October 30, 2006
How to know it’s “a go” when dating someone who is divorced…
The former marriage has been amicably settled, and at least a full year has passed after the divorce has been final.
He/she takes appropriate responsibility for the breakdown of the former marriage.
He/she wants a healthy spiritual, emotional, and intellectual relationship with a diverse range of people before he/she wants to become sexually involved with any one person.
He/she is involved in his/her children’s lives, and is paying his/her share of child support.
He/she places a very high priority on rearing his/her own children, while at the same time is respectful of your children and your relationship with your children.
He/she can conduct meaningful conversations with the former spouse regarding matters pertaining to the children.
He/she is very respectful of marriage, sex, and the opposite sex, despite the breakdown of a previous marriage.
He/she is not threatened by your occasional encounters with his/her former spouse or persons associated with the former marriage.
He/she has deep regard for the process involved in establishing relationships, and is willing to take time to allow intimacy to properly develop.
October 27, 2006
Let me know...
Some people are so angry, have been angry for so long, they would not want to be without it. It is the only way they know how to relate to the world.
Life does not have to be this way for the angry person. There is always the grace to forgive, and the choice to live in peace with all people everywhere.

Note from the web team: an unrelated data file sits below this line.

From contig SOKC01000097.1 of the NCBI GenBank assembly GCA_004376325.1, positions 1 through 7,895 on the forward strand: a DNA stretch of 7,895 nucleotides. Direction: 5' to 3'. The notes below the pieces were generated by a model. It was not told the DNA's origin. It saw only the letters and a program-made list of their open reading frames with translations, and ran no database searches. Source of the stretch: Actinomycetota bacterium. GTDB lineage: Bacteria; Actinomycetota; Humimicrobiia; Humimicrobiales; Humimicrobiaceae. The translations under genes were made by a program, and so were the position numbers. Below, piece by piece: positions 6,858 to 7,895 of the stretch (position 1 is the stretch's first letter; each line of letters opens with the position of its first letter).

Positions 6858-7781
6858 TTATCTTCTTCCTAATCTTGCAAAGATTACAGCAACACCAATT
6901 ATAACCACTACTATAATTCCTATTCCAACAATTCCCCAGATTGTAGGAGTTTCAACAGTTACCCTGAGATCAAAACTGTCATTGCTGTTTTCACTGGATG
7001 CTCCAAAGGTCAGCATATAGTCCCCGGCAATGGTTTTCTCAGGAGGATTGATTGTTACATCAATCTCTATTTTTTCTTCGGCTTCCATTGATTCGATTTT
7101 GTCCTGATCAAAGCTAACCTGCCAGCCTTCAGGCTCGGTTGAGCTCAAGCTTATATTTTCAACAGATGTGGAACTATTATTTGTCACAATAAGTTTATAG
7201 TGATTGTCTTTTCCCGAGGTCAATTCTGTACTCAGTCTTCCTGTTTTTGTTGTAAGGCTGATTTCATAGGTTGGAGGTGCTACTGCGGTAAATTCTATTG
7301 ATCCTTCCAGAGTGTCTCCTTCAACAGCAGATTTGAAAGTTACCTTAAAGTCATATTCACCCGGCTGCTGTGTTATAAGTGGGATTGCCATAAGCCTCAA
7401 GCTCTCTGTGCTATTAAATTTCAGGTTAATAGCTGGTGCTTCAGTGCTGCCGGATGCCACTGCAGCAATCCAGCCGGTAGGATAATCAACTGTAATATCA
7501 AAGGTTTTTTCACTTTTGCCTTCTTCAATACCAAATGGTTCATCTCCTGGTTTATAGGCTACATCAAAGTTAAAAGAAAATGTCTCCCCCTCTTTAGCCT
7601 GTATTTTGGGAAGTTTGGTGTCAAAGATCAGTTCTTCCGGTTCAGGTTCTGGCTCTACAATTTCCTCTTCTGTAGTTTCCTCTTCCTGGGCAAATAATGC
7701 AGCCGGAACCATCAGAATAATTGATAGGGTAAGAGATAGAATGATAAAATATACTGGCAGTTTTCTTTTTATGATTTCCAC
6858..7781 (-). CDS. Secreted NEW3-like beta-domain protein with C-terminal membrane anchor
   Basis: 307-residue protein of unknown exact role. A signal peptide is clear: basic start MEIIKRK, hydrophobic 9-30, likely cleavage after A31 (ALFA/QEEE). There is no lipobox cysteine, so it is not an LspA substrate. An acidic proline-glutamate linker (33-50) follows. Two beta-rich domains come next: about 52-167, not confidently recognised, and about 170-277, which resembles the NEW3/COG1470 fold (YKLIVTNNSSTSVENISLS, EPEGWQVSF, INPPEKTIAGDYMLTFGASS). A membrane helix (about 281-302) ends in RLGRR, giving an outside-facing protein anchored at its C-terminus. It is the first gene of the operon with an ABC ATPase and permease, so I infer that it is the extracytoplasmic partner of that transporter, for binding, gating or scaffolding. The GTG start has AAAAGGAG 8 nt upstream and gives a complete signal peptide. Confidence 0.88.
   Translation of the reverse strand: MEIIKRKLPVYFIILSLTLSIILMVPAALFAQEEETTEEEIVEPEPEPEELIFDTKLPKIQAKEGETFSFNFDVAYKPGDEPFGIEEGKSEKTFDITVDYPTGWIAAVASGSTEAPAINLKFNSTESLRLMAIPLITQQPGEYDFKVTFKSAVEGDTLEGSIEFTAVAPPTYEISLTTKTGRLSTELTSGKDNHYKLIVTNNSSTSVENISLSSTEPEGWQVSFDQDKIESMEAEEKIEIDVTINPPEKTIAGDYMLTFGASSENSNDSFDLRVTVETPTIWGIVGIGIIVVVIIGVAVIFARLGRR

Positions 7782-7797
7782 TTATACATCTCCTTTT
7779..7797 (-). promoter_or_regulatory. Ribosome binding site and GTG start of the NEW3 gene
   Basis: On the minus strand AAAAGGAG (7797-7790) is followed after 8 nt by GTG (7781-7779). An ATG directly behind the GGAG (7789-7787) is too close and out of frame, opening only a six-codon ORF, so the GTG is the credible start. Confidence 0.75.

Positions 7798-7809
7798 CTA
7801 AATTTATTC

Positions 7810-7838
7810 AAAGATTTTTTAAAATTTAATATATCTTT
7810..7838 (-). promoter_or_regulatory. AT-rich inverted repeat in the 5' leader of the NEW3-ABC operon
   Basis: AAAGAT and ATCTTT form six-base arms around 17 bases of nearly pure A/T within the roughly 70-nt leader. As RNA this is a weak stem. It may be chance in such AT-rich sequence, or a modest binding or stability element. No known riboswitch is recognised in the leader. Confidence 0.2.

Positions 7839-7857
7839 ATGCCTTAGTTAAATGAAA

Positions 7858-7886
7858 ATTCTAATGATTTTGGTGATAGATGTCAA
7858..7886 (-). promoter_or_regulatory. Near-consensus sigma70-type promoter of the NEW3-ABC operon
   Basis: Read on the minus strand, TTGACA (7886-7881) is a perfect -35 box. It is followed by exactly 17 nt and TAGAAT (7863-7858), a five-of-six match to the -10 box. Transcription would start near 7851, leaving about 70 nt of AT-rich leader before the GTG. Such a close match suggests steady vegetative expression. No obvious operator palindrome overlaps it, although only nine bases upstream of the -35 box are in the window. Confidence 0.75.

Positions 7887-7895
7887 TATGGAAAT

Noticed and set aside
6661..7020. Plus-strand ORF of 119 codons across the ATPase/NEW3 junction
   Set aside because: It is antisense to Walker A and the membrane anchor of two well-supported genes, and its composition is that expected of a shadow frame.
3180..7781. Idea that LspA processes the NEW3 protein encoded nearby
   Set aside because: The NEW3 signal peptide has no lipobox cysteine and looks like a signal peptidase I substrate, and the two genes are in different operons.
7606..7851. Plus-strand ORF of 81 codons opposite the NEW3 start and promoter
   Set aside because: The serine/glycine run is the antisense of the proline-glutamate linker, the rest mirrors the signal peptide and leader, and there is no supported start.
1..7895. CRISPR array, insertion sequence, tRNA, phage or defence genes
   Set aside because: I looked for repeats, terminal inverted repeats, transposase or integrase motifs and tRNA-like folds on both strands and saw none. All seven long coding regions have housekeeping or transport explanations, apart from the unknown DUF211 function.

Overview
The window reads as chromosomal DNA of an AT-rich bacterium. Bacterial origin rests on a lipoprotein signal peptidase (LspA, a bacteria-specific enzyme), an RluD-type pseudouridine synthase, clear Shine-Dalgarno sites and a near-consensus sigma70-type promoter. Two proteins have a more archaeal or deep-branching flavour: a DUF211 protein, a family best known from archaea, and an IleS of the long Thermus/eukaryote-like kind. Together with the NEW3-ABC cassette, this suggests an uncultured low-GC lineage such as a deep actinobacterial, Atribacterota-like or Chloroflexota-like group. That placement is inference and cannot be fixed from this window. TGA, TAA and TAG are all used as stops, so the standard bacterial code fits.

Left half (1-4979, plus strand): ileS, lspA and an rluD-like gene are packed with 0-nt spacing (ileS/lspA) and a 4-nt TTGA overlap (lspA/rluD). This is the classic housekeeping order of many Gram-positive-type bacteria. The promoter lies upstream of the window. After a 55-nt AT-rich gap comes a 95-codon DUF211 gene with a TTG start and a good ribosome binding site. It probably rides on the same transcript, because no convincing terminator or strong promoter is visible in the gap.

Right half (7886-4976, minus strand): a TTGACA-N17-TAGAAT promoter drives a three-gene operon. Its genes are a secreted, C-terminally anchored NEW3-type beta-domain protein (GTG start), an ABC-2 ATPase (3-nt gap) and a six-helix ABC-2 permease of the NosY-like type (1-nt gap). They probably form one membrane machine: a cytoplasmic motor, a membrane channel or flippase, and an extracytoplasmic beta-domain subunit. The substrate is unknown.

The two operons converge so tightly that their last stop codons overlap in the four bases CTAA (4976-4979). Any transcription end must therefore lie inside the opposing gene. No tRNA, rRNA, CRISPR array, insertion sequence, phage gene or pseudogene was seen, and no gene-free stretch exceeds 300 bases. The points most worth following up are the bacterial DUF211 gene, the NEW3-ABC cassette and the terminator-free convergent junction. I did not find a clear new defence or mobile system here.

Obvious manifestations of anger are outbursts of temper, resentment, and the failure to forgive. These are the easy clues to detect an angry person. More subtle expressions of anger are deep cynicism, estrangement from family and friends, the desire to self-isolate and the loss of faith in loved ones. These are as much signs of anger as is cursing at traffic.
Anger begins as scaffolding surrounding a life, but then, if it is not dealt with, if matters are not settled; if it lingers, anger can become the very structure itself.
Give some angry people a reason to forgive, to give up their anger and they are left with nothing. Anger is the lens through which they see the world, manipulate and control relationships, and without it, they become nothing.
They have sold their peace in exchange for their resentments and have forgotten that it does not have to be this way.
October 24, 2006
People in Healthy Families:
1. Are spontaneous, creative, courageous, and forgiving